First discovered by M. Norton-Griffiths during the 1960s (and extensively studied by a great many ornithologists since then), resource polymorphism among oystercatchers was initially thought to be learnt by the birds from their parents (and not genetically determined). It now seems that things are far more flexible, with individuals switching from one behaviour to the other over the years. It’s been said that juveniles can’t really learn how to handle prey from their parents given that many of them are reared inland and are abandoned by their parents before they ever get to the coast (Sutherland 1987). However, some oystercatcher adults spend up to a year teaching their young how to exploit prey: in fact a photo in Attenborough’s The Life of Birds shows an adult opening a shell while a juvenile, at its side, watches with apparent interest.
It seems that it’s the behavioural flexibility that controls bill shape, rather than the other way round, and another remarkable thing about oystercatchers is how specialized their bills are for coping with wear. Uniquely among waders, the bill grows at a jaw-dropping 0.4 mm per day (that’s three times faster than the growth rate of human fingernails). This rapid growth means that the bill can change shape very rapidly if the feeding style is changed, and captive individuals that were forced to switch from bivalve-feeding to a diet of lugworms changed from having chisel-shaped bills to tweezer-like bills within 10 days. A-maz-ing.
Given that oystercatchers are fairly large and powerful for waders, and able to smash open bivalve shells, it follows that they are formidable and potentially dangerous to other birds. Certainly males will chase off raptors when defending nesting females. I recall reading accounts of them caving in the heads of other waders during territorial disputes, but unfortunately I can’t remember where (a common problem, despite my well organized library). Most aggressive interactions recorded between oystercatchers, and between oystercatchers and other waders, involve piracy, and in fact some birds obtain most of their food this way, ‘attacking other birds at an average of five minute intervals during low tide’ (Hammond & Pearson 1994, p. 61). As much as 60% of the food of some individuals is obtained by piracy. Finally, oystercatchers are incredibly long-lived, with the record-holder dying at age 35! Now, come on, that is a truly extraordinary bird.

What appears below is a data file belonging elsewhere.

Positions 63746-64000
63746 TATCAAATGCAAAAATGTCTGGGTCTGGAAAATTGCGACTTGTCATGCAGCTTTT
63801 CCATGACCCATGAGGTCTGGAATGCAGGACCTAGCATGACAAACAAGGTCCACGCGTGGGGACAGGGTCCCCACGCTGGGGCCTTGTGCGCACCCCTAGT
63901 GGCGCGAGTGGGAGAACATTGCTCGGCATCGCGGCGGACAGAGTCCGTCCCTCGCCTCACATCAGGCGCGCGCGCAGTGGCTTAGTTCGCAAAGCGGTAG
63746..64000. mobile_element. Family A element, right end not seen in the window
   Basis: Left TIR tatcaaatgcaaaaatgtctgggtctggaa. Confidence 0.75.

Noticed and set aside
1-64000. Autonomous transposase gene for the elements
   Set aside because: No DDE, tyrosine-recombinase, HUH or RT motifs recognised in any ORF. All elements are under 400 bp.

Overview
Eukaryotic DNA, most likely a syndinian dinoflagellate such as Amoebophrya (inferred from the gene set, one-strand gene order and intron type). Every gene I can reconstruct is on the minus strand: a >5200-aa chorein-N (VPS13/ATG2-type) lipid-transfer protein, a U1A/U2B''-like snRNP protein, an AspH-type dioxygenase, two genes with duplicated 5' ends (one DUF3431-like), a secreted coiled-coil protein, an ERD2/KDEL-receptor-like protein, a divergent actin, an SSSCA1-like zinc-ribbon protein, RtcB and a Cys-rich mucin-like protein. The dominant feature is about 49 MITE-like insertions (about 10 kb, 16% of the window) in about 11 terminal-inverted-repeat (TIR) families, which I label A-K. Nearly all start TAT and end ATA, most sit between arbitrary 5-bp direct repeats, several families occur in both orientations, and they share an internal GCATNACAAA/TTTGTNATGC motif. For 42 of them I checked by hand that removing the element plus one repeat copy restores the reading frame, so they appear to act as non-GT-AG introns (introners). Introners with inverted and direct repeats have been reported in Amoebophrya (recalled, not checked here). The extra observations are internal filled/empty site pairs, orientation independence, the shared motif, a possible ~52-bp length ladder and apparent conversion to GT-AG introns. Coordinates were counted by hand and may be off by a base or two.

Tomorrow (June 1st) is viva day. Stay tuned for the news.
PS - for the latest news on Tetrapod Zoology do go here.
Refs - -
Brown, L. H. 1997. Birds of Prey. Chancellor Press, London.
Burton, P. J. K. 1978. The intertarsal joint of the harrier-hawks Polyboroides spp. and the Crane hawk Geranospiza caerulescens. Ibis 120, 171-177.
Clout, M. 2001. Where protection is not enough: active conservation in New Zealand. Trends in Ecology & Evolution 16, 415-416.
Cooper, J. E. 1980. Additional observations on the intertarsal joint of the African harrier-hawk Polyboroides typus. Ibis 122, 94-98.
Hammond, N. & Pearson, B. 1994. Waders. Hamlyn, London.
Holdaway, R. N. 1994. An exploratory phylogenetic analysis of the genera of the Accipitridae, with notes on the biogeography of the family. In Meyburg, B.-U. & Chancellor, R. D. (eds) Raptor Conservation Today. WWGBP/The Pica Press, pp. 601-649.
Juniper, T. & Parr, M. 1998. Parrots. Pica Press, Mountfield.
Lerner, H. R. L. & Mindell, D. P. 2005. Phylogeny of eagles, Old World vultures, and other Accipitridae based on nuclear and mitochondrial DNA. Molecular Phylogenetics and Evolution 37, 327-346.
Skúlason, S. & Smith, T. B. 1995. Resource polymorphisms in vertebrates. Trends in Ecology and Evolution 10, 366-370.
Sutherland, W. J. 1987. Why do animals specialize? Nature 325, 483-484.
- . 2002. Science, sex and the kakapo. Nature 419, 265-266.
Vietmeyer, N. D. 1992. The salvation islands. In Calhoun, D. (ed) 1993 Yearbook of Science and the Future. Encyclopaedia Brittanica Inc (Chicago), pp. 60-75.